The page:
This idea is on the ascendency. Planners are waking up to the fact cities are for people, not cars. In car-obsessed Britain it will take longer for car permeability to be curtailed, but with such a finite amount of space to play with, and with a growing population, the desires of the motorised majority to drive everywhere can’t be fulfilled for ever.

The illustration above is by Japanese artist Tatsuro Kiuchi. The car stencil reminds me of the work of Pete Drew, an Australian artist who let me place his pro-bike polemic on Flickr back in 2010. The image has had 77,000+ views to date and was given a creative commons licence so it could be disseminated widely. If often pops up on Facebook and Twitter, although, sadly, rarely credited to Drew.

'This one runs on fat & saves you money' by Peter Drew of Adelaide

Bike Parking by Peter Drew of Adelaide

Many motorists have crap eyesight…so insurance company gifts hi-vis belts to cyclists



No doubt insurance provider RSA wants to do the right thing but is equipping cyclists with free hi-vis kit the best thing to do, or should the company concentrate on lobbying for motorists to have compulsory eye tests every few years? Or, forget the belts, gift eye tests to motorists instead.

Check out the last para in this email offer sent out to cycle advocacy groups yesterday:

From: Deborah Lewis
Date: 20 November 2012 15:32:44 GMT
Subject: Road Safety Week – High Visibility Cycling Belts

Good afternoon,

The week of 19th November – 25th November marks Road Safety Week in the UK and RSA and More Th>n are promoting the importance of road safety through a number of initiatives.

One of these activities is distributing high visibility cycling belts both across our regional offices, as well as to cycling clubs nationwide.

We would like to send you some free high-visibility belts that can be distributed to your club members that can help with them being seen on the road at night and during times of low visibility.

If you are interested in receiving some belts, please could you provide me with the quantity required, as well as an address to send them too.

RSA is promoting road safety awareness as part of its Fit to Drive campaign that highlights the dangers of driving with poor eyesight and encourages drivers to look after the health of their eyes with regular eye tests.


Kind regards,
Deborah

On the surface this may seem like a kind and generous offer from RSA: cyclists, be seen. But the onus shouldn’t have to be on cyclists, the key thing is for motorists to have perfect vision. If motorists don’t have perfect vision what the heck are they doing on public highways operating potentially lethal machinery?

This isn’t an issue for cyclists alone. Pedestrians and, of course, other motorists should also be worried there are folks out there who can’t adequately see through their windscreens. If cyclists are given free hi-vis belts shouldn’t pedestrians get the same? And how about big hi-vis wraparound belts for cars?



It’s commendable that RSA has a Fit to Drive campaign – see press release below – but the cash spent on the hi-vis belts may have been better spent on even more lobbying to get vision-impaired drivers off the roads. And it’s a moot point whether hi-vis items have any safety benefits: plenty of cyclists, even those garbed in neon, get hit by motorists. [Hi-vis ankle straps – which bob up and down when pedalling – would have been a better idea than Sam Brown belts].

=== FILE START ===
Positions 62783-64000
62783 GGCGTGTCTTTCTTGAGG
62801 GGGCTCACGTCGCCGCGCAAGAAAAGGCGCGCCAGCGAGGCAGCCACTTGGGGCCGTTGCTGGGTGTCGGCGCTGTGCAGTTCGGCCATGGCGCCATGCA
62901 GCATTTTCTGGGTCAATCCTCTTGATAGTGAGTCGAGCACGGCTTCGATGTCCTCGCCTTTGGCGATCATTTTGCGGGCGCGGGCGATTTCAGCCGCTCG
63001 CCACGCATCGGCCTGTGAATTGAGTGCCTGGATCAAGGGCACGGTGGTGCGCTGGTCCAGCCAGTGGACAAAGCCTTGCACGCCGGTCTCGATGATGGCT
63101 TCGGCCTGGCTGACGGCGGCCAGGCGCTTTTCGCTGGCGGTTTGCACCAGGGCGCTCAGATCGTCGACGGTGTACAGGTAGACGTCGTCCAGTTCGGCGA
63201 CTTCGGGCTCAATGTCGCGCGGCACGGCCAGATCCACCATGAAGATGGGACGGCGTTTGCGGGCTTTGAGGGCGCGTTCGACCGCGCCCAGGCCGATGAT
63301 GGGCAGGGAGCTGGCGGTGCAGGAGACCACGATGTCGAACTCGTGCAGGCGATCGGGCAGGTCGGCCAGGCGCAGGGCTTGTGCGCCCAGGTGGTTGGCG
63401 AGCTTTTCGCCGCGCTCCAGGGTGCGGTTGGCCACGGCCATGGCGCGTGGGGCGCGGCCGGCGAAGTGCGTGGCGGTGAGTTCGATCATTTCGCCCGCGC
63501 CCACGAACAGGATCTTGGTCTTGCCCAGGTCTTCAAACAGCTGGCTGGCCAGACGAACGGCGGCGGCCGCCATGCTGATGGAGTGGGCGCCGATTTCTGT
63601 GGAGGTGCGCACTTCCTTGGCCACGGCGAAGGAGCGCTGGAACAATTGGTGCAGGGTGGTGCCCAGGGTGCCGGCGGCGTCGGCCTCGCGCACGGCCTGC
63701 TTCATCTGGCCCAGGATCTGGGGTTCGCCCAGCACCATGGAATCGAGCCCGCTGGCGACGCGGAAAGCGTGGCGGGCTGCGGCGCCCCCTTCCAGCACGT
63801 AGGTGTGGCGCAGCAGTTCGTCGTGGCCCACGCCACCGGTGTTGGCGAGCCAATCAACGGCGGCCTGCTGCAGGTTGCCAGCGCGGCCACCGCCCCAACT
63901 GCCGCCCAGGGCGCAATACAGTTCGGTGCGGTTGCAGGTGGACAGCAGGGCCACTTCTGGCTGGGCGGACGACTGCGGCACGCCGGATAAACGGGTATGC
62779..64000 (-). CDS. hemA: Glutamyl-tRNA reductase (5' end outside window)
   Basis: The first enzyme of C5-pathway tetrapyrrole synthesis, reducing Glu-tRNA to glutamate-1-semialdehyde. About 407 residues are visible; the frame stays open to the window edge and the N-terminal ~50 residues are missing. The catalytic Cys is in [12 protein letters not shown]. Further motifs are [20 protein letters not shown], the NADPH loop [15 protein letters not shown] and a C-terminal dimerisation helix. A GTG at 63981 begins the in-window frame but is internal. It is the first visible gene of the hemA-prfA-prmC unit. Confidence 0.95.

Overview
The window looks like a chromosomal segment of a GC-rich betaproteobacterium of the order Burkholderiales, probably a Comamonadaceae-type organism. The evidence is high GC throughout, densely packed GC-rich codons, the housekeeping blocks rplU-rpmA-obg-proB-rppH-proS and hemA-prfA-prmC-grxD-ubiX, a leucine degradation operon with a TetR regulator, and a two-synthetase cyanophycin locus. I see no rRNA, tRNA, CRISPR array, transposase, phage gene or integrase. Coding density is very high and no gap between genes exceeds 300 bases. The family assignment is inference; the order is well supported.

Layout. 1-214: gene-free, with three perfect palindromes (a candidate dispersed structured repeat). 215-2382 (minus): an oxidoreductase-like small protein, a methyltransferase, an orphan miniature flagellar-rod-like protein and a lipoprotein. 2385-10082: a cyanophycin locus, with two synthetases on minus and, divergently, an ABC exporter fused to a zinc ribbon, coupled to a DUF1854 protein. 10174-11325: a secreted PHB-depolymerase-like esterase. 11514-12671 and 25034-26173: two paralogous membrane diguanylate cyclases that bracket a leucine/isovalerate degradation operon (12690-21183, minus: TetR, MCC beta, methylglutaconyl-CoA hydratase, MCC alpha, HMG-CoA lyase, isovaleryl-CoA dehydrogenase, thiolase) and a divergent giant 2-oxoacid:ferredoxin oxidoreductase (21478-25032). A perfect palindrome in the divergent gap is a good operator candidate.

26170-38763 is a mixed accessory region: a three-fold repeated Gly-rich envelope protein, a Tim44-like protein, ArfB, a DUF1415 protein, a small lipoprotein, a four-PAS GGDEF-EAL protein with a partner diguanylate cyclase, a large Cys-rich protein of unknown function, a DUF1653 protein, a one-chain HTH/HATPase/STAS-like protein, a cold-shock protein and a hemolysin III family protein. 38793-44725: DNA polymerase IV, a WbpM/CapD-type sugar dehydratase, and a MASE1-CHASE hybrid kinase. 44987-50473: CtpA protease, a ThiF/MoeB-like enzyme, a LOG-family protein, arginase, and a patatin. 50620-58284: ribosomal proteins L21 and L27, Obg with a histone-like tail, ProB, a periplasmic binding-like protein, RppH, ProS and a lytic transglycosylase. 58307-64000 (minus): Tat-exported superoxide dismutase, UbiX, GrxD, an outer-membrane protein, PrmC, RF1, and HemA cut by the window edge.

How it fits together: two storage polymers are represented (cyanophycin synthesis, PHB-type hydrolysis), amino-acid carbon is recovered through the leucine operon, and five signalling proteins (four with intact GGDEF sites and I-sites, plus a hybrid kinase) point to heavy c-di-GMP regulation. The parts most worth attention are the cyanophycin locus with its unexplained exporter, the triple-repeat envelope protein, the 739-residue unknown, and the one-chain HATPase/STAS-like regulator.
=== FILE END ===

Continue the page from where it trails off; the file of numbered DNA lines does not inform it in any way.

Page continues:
Another thing that RSA could advocate for would be slower speeds. If motorists – even those with 20/20 vision – were forced to drive below the speed limit (fantasy island stuff, I know) that would be of huge and lasting benefit to society.


PRESS RELEASE

A new report commissioned by leading global insurer, RSA, has found that road crashes caused by poor driver vision cost the UK an estimated £33 million a year and result in nearly 2,900 casualties, with official tests to identify and rectify the problem in need of urgent reform.

The report, commissioned for RSA’s Fit to Drive campaign and launched at a Parliamentary event in Westminster during the week, aims to raise awareness of the dangers of driving with poor vision and is calling for a change in UK law requiring:

the current number plate test to be scrapped, as this does not provide an accurate assessment of a drivers’ vision;

all learner drivers to have their vision tested by a qualified professional prior to applying for a provisional driving licence; and,

eye tests to be mandatory every ten years, linked to driving licence renewal; with drivers encouraged to voluntarily have their eyes tested every two years (in line with NHS recommendations).

RSA’s proposed changes to eyesight testing are estimated to generate net savings to the UK economy after the first year of introduction and increase to £14.4 million by year 10.

Adrian Brown, RSA UK & Western Europe CEO, said: “The report’s figures speak for themselves. If we simply make an eye test mandatory when getting your first driving licence and when renewing every 10-years we will save lives and reduce the strain on public finances.

“Wider understanding among politicians, health professionals, the police and insurers about the serious impact of poor eyesight on road safety is crucial and our Westminster roundtable event marks the start of what I hope will be a sustained commitment to working together to improve safety on our roads.”